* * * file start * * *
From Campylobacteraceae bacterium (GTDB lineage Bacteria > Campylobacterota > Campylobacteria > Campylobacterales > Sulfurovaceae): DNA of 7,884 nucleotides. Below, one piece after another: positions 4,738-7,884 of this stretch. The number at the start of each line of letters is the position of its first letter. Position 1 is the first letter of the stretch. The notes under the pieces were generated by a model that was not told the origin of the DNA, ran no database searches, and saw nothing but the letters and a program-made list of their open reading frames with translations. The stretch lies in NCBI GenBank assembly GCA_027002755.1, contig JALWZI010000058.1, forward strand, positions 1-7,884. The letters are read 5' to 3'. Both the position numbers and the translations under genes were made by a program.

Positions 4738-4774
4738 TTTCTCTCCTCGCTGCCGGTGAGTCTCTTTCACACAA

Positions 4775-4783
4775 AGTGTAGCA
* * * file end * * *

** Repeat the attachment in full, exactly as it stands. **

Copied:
From Campylobacteraceae bacterium (GTDB lineage Bacteria > Campylobacterota > Campylobacteria > Campylobacterales > Sulfurovaceae): DNA of 7,884 nucleotides. Below, one piece after another: positions 4,738-7,884 of this stretch. The number at the start of each line of letters is the position of its first letter. Position 1 is the first letter of the stretch. The notes under the pieces were generated by a model that was not told the origin of the DNA, ran no database searches, and saw nothing but the letters and a program-made list of their open reading frames with translations. The stretch lies in NCBI GenBank assembly GCA_027002755.1, contig JALWZI010000058.1, forward strand, positions 1-7,884. The letters are read 5' to 3'. Both the position numbers and the translations under genes were made by a program.

Positions 4738-4774
4738 TTTCTCTCCTCGCTGCCGGTGAGTCTCTTTCACACAA

Positions 4775-4783
4775 AGTGTAGCA